Identifying Visual Impairments

Children With Developmental Challenges 3(2+1)

Lesson 11 : Sensory Impairment – Visual

Identifying Visual Impairments

Among pre-school and school children the following should be observed and noted as possible indications of visual difficulty

  1. Strabismus; nystagmus.
  2. How the child uses his eyes: tilting his head, holding objects close to his eyes, rubbing his eyes, squinting, displaying sensitivity to bright light and rolling his eyes.
  3. In-attention to visual objects and visual tasks such as looking at pictures and reading.
  4. Awkwardness in games requiring eye-hand co-ordination.
  5. Avoidance of tasks that require close eye work
  6. Affinity to tasks that require distance vision.
  7. Any complaints about inability to see.

Tests used for visual efficiency

  1. Observation
  2. The Snellen test chart
  3. The Massachusetts vision test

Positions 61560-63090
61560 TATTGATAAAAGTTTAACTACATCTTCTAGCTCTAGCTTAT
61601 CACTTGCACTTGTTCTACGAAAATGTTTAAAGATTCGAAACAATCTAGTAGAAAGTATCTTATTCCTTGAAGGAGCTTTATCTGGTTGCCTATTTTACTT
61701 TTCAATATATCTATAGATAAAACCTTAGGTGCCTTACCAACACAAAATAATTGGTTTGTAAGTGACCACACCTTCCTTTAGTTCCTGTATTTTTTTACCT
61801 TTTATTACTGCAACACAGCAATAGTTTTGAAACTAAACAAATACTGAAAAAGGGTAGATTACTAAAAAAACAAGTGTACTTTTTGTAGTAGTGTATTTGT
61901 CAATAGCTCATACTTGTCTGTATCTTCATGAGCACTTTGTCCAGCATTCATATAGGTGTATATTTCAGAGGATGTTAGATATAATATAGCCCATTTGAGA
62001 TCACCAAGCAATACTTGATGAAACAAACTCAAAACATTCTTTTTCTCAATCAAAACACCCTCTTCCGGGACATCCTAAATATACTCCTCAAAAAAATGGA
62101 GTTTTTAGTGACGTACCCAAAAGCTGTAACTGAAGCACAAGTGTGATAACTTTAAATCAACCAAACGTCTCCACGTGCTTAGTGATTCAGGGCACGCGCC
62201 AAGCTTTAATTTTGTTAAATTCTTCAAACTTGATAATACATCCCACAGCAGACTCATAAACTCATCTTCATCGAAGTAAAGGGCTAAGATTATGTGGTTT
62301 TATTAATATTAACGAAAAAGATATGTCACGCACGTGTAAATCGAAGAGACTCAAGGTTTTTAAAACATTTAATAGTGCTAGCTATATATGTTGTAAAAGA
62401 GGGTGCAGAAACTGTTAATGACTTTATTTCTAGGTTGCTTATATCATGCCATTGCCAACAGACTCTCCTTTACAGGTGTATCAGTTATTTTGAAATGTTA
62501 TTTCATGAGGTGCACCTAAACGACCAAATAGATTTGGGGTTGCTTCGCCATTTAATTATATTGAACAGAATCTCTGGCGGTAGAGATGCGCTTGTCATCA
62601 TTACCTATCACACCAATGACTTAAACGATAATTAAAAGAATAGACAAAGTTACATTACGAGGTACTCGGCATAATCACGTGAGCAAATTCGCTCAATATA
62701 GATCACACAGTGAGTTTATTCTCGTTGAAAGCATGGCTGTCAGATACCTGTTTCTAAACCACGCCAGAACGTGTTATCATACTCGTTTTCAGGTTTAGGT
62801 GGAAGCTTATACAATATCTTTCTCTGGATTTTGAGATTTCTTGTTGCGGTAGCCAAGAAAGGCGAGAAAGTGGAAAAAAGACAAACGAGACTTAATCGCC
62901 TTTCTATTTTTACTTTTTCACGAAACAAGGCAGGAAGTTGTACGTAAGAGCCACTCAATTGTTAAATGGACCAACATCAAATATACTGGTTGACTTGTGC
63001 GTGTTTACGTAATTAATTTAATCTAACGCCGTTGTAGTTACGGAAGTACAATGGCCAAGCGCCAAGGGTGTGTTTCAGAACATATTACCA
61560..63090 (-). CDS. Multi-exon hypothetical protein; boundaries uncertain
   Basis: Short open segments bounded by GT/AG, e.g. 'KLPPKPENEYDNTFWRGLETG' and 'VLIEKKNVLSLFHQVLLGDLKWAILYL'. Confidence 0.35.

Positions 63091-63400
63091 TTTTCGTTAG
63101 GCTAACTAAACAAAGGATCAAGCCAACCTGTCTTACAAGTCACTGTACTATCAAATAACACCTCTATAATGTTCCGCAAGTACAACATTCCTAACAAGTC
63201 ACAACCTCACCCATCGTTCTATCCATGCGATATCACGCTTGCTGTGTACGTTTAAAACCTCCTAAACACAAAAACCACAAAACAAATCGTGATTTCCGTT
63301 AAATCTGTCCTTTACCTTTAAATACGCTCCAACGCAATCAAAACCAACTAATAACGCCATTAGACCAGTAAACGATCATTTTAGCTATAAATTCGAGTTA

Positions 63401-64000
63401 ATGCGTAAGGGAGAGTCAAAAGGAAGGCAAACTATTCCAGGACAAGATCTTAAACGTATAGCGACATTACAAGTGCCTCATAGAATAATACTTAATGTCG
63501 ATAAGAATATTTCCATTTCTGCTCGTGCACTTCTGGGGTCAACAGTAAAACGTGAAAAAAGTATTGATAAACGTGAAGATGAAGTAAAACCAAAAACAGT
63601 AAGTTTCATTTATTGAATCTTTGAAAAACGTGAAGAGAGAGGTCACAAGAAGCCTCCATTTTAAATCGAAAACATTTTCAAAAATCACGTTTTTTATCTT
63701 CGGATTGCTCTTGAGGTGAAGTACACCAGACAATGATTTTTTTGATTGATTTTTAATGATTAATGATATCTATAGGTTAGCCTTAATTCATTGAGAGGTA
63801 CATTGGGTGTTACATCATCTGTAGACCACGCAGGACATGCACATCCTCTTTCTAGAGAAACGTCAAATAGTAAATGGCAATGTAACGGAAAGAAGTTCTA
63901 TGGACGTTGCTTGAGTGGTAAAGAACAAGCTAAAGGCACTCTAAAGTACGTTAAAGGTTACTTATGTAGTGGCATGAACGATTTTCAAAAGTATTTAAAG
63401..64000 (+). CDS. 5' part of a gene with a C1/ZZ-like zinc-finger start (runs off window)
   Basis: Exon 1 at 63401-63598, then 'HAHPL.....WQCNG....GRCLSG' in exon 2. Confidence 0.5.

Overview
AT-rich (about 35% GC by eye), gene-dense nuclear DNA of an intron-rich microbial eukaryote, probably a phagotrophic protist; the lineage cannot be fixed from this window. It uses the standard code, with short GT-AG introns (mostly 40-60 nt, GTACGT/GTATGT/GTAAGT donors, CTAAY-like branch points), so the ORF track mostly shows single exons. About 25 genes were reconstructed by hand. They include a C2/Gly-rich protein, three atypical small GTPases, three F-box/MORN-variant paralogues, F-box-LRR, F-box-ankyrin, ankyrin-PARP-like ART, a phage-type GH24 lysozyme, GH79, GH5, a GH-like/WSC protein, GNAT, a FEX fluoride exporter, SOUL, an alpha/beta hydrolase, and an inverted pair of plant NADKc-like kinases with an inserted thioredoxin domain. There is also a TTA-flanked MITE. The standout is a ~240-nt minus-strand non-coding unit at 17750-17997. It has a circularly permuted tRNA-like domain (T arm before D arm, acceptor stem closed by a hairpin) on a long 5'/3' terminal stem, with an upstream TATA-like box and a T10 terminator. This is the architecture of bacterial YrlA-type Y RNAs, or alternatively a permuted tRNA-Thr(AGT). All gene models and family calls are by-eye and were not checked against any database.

4. Keystone telebinocular
  5. Ortho ratel
  6. Retenoscopy

The Snellen test for visual screening: is the most widely used because of the ease and speed with which it can be administered to a child by a nurse or a teacher and because it can be used with young children.


The snellen test chart consists of rows of letters (or E’s in various positions for use with young children and illiterates), each row in a different size print. Each size letter represents an optical measure. The “20 feet” row is so designed because it has been found that the person with normal vision can read that line at a distance of 20 feet.

The notation used to indicate performance on the Snellen chart should be interpreted as follows. This subject sees at a distance of numerator feet the line that a person with normal vision sees at a distance of denominator feet. Thus 20/70 means that the subject sees at 20 feet what with normal vision could see at 70 feet.

Snellen notation and the corresponding percentage of visual efficiency are as follows.


Retenoscopy: The test is performed in a darkened room. Each eye is tested individually.


Last modified: Tuesday, 10 April 2012, 10:51 AM